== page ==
a real-life adventure
Read Part XVII here.
Now available in ebook format!
During the next six weeks, I learned not only how to roll in and out of bed, stifle sneezes, wait for doors to be opened for me, delegate grocery shopping and sit without doing anything at all, I also mastered the metro mass transportation maze. I learned how to get just about anywhere in Denver via RTD. My kids argued RTD doesn't stand for Regional Transportation District, but Ride Through Denver.
Of course, even buses were a challenge. Three steps up, three steps down. Uncomfortable seats, when seats were available. Railroad tracks. Oh, the railroad tracks! Pain rumbled through my back and ribcage like lingering canyon thunder every time a bus jerked to a stop or traversed a bump. Railroad tracks were downright demoralizing, like a super-sized, premium, obstacle course extreme. Waves of pain yearning to roll.
Railroad tracks aboard a bus were better than driving, nonetheless. I was convinced my kids would not survive another automobile ride with me. I could not be trusted with their lives.
Insurance negotiations ached on the other end. Ours would be a precedent-setting case that would tie up courts for seven years before all the dust settled. My insurance company, Louis' insurance company, the truck driver's insurance company and the insurance company covering his load duked it out in an effort to push the majority of responsibility on each other. Louis often got caught on the short end of the insurance stick, sometimes going without necessary services because the individual insurance providers didn't want to take the brunt of responsibility for his medical expenses. To validate 50% of one claim would in essence be admitting they were half-responsible for all of his claims, which were extensive. Here he was, the hero, and none of the four big-name companies wanted to carry their share of the burden. It didn't seem fair.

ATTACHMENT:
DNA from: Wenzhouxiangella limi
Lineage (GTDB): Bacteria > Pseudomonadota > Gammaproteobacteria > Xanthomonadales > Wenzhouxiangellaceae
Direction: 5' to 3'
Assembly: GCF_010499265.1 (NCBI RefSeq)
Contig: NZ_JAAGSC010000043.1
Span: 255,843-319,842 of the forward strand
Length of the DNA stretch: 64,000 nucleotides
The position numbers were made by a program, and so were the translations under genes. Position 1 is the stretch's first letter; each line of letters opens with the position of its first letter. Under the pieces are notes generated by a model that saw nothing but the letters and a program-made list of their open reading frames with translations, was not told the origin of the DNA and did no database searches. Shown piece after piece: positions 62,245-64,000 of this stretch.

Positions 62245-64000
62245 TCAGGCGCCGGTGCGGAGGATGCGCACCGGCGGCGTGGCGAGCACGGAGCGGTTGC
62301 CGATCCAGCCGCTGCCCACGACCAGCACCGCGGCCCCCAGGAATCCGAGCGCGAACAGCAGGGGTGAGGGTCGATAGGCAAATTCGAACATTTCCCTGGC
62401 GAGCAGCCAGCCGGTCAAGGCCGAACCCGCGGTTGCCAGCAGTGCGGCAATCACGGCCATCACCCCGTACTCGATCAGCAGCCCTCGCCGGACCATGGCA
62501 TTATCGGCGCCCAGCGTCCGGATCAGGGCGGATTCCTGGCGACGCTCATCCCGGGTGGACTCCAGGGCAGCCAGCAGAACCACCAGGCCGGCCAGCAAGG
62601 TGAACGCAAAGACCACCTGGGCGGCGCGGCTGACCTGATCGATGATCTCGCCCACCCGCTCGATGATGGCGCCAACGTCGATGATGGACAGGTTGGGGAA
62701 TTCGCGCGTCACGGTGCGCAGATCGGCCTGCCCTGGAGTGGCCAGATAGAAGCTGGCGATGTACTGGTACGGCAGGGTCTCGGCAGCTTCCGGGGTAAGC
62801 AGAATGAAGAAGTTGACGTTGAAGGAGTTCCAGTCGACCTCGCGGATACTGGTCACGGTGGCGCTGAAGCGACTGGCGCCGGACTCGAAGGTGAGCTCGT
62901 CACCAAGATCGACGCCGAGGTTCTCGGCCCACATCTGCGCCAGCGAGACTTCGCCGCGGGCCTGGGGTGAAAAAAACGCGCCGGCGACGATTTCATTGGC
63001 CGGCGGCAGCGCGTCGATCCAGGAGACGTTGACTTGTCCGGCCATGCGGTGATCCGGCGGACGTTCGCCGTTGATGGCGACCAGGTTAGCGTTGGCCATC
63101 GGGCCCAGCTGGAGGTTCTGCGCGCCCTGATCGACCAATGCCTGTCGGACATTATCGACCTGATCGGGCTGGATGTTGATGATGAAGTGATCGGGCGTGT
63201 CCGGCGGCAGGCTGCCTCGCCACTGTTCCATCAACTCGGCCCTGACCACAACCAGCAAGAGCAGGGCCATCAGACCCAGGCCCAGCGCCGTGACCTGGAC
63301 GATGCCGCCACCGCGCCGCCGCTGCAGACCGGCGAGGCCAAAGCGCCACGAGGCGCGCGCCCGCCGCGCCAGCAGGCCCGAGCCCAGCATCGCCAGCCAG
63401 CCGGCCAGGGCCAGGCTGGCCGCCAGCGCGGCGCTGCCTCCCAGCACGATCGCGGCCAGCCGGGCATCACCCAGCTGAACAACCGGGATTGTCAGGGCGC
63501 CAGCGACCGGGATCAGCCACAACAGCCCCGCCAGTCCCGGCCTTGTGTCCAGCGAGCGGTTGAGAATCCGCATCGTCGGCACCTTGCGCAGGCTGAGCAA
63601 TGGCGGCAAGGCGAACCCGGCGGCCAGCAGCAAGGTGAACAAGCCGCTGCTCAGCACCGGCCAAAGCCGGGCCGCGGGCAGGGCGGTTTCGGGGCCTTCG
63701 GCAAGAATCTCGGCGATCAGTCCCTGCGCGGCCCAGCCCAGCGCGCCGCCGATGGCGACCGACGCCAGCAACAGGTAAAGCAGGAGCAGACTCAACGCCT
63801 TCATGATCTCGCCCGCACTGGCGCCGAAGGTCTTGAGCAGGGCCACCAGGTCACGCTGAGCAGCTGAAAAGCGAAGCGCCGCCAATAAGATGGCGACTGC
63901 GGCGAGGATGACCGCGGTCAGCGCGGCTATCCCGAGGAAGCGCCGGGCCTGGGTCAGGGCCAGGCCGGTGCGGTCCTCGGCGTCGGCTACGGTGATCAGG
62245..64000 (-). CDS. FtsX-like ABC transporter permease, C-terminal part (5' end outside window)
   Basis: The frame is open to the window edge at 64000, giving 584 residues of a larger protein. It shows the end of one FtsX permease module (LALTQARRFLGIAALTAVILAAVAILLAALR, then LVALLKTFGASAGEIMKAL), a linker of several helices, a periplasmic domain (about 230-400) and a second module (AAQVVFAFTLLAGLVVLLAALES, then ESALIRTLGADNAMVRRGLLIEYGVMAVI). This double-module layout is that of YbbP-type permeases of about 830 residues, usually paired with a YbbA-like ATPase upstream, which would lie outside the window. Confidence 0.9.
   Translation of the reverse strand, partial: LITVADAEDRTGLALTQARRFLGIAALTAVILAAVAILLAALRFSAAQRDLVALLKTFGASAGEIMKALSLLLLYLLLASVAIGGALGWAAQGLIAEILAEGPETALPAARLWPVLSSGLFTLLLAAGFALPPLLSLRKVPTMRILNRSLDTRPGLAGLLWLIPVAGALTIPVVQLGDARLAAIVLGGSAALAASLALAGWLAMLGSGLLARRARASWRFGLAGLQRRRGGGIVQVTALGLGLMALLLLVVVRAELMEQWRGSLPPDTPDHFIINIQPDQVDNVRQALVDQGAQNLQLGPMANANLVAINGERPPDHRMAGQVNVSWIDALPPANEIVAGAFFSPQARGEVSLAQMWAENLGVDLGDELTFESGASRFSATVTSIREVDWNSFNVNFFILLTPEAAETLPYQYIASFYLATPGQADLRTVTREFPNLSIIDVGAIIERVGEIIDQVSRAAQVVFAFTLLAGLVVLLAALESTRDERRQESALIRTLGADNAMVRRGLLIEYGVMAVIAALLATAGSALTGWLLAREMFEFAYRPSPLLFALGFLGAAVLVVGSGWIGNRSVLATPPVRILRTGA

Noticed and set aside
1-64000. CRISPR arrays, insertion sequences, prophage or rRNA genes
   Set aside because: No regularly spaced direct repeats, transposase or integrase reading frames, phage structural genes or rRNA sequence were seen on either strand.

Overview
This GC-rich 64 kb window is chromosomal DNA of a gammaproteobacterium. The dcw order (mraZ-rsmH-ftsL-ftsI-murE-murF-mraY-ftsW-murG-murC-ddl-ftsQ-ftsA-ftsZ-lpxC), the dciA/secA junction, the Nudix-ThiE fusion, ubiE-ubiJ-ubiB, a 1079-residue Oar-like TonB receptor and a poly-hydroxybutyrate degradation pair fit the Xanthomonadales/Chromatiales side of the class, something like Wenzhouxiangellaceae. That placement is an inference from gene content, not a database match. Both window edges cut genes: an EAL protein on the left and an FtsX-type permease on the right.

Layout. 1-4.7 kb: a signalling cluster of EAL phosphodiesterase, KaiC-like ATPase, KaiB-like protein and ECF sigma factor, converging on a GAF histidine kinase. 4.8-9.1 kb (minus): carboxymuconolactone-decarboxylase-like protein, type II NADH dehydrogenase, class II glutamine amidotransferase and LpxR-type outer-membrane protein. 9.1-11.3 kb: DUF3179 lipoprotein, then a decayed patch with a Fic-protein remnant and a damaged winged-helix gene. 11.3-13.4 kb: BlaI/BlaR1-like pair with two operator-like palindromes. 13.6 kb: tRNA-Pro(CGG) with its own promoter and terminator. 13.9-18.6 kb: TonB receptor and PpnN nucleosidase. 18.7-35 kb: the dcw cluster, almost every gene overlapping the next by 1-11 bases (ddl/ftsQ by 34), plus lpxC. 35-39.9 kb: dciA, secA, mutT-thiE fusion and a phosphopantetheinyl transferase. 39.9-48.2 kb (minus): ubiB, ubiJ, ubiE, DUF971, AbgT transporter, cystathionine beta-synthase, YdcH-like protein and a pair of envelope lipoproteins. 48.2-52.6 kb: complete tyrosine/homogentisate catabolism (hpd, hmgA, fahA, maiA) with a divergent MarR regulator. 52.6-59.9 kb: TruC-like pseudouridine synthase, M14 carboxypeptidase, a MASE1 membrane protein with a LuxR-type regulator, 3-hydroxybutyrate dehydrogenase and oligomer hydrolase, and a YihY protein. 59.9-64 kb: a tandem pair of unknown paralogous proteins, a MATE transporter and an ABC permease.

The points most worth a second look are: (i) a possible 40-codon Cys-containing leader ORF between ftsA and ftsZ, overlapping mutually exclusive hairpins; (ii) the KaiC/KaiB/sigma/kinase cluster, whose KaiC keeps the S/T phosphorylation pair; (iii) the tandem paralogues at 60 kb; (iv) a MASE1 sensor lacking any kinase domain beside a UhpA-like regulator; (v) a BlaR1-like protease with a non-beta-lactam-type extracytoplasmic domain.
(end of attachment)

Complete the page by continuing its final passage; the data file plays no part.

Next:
In a follow-up conversation with the investigating police officer, I learned the truck driver had been fired. That bit into my guilty conscience, too.
My kids' adoption and bonding therapist kept trying to convince me this was an accident; it wasn't a crime I'd intentionally thought out and carried out with exactness. I may have had difficulty swallowing my own innocence, but I had no problem whatsoever knowing with all my heart the truck driver was involved in an accident. Just the fact he left the road three times before hitting me demonstrated he was doing everything within his power to try to control his rig. What about his family? What about his future? How could he be cut off and shut out just like that, no mercy? I experienced recurring nightmares detailing my mind's impression of how that driver, whom I never got a chance to meet, must feel about Louis' predicament. How do you ever get past squishing a human being who was trying to help a damsel in distress?